In my head that was when death was the most real. But that acute loss wasn’t death. Not the sudden parting of soul and body. Death was the slow and steady breakdown of a fragile body. Decay of flesh still indwelt with spirit. The opposite of growth. Instead of counting words acquired, the words were lost.
This slow insidious creeping death had her months before. She ceased to be herself, ceased to be ours, long before her heart stopped beating. But as long as there was a heartbeat there was some small hope that maybe this wasn’t the end. There was still a chance for the miracle of pulling her back from the grip of creeping death.
But death maintained its hold.
And perhaps still does. At first the day by day hollow ache. A room not lived in. A chore no longer required. Everything we’d grown to consider normal hat to be re-written and new habits formed. This too was death. Day by day the acute pain faded. Life didn’t feel so strange. The lack became a usual part of life and then it wasn’t a lack any more. Week by week things were boxed or sold or given. They weren’t needed. They were in the way. They were a reminder. And year by year reminders slipped from consciousness, followed by the memories they marked.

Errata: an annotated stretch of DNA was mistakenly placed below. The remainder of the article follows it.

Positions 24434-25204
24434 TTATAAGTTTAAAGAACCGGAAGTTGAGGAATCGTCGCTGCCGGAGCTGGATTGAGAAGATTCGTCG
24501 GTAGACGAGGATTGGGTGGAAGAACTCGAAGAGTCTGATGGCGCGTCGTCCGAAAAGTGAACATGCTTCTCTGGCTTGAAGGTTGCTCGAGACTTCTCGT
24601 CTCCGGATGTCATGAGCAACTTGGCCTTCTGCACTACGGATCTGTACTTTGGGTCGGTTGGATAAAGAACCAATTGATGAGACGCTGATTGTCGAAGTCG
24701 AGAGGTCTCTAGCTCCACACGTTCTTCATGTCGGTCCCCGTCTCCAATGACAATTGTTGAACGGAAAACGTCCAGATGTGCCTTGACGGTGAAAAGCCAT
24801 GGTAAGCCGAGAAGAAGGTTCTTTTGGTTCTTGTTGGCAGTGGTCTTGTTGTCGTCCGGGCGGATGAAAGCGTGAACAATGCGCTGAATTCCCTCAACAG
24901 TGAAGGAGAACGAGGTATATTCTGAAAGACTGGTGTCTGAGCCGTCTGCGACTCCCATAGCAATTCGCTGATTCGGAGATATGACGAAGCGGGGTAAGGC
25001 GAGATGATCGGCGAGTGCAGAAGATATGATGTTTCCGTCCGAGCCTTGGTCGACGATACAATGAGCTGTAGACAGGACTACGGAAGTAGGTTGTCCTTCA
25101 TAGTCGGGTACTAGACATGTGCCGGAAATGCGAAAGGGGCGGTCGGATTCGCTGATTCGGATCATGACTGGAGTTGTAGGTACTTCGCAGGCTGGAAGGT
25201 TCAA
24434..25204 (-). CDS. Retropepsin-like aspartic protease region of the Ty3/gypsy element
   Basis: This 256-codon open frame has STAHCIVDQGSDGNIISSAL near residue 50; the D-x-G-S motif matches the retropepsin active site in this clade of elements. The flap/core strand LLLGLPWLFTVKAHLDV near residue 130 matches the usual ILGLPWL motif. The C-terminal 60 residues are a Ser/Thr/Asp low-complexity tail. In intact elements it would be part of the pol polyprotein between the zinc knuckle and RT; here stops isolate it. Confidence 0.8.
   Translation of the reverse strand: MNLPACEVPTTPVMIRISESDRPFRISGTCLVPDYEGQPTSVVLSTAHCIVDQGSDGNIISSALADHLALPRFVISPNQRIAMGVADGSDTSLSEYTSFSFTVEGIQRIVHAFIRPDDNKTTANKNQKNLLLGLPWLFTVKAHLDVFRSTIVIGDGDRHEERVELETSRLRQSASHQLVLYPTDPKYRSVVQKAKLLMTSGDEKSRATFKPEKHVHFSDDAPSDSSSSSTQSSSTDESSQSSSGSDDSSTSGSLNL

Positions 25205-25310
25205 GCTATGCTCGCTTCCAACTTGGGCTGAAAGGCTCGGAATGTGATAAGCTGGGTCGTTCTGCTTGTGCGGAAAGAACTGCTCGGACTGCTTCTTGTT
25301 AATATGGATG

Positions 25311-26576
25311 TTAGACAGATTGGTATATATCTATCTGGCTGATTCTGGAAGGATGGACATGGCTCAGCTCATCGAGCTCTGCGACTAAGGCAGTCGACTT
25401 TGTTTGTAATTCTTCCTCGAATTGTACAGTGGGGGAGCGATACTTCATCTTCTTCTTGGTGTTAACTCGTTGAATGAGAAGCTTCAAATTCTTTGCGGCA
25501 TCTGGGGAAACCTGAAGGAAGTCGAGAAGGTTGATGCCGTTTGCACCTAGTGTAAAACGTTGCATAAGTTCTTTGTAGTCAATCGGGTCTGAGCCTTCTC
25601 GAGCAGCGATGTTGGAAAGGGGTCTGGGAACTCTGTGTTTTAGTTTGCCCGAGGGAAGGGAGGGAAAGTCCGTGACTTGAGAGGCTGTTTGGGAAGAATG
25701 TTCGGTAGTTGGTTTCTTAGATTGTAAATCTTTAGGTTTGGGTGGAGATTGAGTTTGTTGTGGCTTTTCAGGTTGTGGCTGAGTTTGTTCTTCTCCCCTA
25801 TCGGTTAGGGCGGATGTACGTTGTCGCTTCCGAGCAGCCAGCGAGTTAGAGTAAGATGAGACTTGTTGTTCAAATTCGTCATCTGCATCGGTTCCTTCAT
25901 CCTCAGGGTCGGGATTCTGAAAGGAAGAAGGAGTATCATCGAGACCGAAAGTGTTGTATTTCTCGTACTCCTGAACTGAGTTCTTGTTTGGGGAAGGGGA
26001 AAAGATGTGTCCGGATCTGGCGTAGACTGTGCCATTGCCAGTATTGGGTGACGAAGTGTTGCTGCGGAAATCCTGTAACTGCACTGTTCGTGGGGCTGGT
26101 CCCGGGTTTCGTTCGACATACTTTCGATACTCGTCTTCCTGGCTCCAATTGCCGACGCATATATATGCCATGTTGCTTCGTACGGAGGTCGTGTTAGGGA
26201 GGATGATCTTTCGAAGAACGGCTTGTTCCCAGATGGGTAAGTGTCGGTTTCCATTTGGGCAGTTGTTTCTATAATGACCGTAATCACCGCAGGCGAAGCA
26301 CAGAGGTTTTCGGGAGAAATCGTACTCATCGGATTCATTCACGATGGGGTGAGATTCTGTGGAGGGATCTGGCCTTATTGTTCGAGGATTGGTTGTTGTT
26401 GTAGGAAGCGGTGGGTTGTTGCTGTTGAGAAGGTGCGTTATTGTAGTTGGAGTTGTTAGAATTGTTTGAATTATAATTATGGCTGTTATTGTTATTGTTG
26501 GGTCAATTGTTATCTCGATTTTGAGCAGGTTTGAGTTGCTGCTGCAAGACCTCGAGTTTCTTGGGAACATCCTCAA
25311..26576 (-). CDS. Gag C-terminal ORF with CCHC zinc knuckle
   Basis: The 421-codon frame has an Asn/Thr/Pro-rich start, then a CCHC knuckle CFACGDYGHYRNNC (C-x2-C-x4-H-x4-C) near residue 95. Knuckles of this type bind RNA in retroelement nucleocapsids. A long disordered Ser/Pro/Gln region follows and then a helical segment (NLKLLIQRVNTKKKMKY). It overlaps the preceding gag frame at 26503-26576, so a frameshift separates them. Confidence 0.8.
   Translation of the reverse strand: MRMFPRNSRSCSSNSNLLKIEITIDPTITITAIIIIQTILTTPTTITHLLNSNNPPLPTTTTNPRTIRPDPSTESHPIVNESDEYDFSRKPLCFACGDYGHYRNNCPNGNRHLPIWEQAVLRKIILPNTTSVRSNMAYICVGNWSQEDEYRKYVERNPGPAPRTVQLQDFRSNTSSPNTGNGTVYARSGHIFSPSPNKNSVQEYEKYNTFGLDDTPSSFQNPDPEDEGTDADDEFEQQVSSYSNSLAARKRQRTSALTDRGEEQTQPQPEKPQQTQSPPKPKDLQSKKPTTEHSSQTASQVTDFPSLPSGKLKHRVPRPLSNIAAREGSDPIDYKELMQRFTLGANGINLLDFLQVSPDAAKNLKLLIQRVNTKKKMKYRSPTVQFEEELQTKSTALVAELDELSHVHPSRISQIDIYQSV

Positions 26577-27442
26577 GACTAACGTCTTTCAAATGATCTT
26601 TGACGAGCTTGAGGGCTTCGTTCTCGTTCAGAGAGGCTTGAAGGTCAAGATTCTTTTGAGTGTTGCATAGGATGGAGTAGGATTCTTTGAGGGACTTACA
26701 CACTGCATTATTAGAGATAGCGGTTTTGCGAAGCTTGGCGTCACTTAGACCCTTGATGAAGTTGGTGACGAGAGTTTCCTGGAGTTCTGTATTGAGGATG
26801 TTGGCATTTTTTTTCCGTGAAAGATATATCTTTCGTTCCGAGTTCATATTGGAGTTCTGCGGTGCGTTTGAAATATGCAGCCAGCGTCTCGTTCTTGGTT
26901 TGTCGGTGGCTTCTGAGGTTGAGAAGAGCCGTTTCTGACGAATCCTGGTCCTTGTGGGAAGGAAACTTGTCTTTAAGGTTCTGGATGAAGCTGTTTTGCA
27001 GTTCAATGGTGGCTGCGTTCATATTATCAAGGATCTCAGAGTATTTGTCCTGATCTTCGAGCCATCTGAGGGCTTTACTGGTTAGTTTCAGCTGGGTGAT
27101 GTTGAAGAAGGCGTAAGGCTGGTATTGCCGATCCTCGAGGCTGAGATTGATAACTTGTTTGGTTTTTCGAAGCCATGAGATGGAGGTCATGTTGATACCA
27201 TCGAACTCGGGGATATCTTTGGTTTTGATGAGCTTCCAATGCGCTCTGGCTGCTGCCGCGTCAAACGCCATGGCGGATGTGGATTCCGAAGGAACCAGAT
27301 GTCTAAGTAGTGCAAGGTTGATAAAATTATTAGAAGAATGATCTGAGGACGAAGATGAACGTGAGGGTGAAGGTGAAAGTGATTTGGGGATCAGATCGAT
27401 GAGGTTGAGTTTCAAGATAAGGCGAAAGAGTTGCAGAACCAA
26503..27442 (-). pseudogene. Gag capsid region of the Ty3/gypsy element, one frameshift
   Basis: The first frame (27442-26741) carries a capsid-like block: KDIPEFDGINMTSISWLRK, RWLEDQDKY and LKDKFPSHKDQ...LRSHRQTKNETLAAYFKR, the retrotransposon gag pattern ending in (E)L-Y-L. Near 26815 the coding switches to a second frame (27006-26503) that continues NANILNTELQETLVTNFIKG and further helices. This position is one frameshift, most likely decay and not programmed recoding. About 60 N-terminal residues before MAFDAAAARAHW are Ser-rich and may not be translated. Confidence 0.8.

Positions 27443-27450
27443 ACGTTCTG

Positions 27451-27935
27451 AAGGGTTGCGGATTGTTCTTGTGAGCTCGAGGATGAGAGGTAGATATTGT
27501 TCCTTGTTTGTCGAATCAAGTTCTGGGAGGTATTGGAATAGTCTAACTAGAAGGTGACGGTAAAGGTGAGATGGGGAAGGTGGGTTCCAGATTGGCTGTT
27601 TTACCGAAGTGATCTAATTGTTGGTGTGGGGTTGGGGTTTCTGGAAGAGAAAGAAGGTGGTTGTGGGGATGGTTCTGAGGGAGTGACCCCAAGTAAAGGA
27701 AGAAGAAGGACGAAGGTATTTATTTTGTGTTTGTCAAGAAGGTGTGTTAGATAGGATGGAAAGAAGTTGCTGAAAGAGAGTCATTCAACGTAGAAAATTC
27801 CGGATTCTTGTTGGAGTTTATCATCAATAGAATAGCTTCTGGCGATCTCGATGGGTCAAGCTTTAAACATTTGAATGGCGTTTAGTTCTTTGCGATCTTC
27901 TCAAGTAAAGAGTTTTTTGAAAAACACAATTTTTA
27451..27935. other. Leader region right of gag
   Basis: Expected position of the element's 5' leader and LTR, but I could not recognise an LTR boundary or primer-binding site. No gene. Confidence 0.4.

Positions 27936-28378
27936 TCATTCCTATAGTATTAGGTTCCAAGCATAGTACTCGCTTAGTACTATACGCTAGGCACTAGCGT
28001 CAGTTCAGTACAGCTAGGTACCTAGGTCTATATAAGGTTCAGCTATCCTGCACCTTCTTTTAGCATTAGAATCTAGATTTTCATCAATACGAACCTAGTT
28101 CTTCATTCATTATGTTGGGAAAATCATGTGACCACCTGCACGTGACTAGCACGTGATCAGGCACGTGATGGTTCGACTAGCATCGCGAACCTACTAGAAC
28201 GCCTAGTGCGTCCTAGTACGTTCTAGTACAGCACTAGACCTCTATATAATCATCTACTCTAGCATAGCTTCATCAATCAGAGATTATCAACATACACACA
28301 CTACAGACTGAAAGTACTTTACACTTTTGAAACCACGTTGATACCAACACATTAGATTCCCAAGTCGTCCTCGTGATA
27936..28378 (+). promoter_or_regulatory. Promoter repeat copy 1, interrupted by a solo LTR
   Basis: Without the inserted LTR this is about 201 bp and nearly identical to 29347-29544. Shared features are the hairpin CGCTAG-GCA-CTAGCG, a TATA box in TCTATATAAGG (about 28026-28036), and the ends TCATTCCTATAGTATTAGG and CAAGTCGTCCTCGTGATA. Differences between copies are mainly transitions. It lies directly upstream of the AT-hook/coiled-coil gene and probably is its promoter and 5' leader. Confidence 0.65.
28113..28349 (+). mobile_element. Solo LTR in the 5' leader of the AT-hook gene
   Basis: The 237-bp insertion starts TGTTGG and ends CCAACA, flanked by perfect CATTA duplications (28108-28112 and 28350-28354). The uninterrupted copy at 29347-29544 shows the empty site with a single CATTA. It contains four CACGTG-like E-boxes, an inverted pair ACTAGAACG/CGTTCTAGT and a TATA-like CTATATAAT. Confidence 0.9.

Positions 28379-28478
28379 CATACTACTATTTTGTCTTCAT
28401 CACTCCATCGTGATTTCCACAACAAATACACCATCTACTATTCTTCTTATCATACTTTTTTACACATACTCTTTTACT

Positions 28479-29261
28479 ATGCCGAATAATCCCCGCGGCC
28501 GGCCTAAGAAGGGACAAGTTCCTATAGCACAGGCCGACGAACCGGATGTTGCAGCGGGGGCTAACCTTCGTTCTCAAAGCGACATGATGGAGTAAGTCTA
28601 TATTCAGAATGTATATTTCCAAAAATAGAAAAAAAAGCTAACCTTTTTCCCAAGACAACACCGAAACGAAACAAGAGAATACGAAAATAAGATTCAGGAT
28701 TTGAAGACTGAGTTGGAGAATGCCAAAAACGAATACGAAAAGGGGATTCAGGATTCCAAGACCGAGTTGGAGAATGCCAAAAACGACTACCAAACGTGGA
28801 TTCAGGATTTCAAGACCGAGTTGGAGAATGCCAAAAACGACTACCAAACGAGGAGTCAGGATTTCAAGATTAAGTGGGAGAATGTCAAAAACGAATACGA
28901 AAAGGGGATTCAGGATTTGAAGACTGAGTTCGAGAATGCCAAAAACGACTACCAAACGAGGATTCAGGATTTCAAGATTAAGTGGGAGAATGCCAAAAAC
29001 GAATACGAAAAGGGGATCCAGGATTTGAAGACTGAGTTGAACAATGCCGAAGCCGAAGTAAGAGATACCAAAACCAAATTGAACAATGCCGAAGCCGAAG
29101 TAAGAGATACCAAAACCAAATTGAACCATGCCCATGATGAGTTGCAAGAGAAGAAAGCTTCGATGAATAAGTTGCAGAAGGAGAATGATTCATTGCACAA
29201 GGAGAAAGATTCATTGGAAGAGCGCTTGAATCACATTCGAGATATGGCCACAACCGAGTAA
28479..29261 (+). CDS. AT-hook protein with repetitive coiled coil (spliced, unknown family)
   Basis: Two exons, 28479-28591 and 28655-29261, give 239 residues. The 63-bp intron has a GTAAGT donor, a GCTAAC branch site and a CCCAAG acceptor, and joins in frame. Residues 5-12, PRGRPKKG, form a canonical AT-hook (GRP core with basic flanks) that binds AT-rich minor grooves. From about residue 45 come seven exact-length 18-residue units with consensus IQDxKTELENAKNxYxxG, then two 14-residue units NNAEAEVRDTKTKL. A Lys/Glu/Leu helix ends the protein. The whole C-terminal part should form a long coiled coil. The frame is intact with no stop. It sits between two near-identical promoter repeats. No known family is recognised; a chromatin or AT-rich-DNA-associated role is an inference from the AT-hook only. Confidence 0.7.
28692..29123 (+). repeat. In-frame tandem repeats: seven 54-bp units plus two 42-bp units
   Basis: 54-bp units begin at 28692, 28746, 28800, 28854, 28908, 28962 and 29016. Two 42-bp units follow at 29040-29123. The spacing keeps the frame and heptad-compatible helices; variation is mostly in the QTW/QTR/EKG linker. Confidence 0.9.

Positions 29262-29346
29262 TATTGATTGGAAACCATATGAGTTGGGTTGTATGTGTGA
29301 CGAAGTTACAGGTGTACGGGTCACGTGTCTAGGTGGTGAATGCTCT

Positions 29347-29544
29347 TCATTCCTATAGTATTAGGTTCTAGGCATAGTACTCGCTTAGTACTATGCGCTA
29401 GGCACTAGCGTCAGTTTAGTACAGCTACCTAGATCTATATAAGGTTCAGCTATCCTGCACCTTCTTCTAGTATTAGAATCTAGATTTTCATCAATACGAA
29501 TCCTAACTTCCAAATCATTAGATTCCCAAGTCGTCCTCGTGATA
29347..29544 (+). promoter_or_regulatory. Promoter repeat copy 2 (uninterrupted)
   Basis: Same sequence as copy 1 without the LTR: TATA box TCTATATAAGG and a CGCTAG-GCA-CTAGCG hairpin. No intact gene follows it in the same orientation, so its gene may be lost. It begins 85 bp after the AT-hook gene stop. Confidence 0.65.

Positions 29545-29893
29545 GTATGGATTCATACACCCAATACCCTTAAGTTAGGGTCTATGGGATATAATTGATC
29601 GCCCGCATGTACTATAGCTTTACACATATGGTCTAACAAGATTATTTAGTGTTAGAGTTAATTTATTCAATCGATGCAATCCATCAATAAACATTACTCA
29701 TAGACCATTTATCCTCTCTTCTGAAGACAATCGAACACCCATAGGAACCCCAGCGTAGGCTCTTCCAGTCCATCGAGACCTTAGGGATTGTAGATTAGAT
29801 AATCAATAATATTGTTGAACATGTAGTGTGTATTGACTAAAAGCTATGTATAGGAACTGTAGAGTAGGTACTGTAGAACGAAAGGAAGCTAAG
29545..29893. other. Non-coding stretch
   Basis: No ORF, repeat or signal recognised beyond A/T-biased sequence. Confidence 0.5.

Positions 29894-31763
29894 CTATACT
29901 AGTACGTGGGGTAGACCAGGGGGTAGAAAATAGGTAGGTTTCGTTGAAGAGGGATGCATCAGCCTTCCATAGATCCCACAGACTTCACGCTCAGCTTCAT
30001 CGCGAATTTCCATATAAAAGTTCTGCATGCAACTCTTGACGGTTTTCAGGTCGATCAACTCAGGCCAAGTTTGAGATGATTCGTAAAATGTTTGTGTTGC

This too is death
Somewhere in a teapot in Virginia are the remains of my sister. DNA reduced to component parts. Carbon to carbon. Ash to ash. Dust to dust. There is a painting of her too. A hopeful vision from a family friend. These are the remains. But not all that remains.
I have my own urns gathering dust in the shadowy corners of memory. Mementos to mark a loss. Trophies proving an existence. This person used to be in my 3 dimensions and now she is not. They only way I can still connect is to skew the fourth dimension with a concerted effort. I can think back to what was or project to the present of what never could be. And the interaction must always be solitary and one way. Even a memory shared by others is tainted by my own experiences. The colors of the paintings the study of my mind have faded based on how the sun shines in through my eyes. This is not the real thing, only my best rendition. And as years approach decades, the death of memory continues. I can hold fewer images and those become ever more altered to fit my present desires.
As ashes don’t make a body, memories don’t make a soul.
Written 8/6/11. Edited 3/20/12. Spencerport.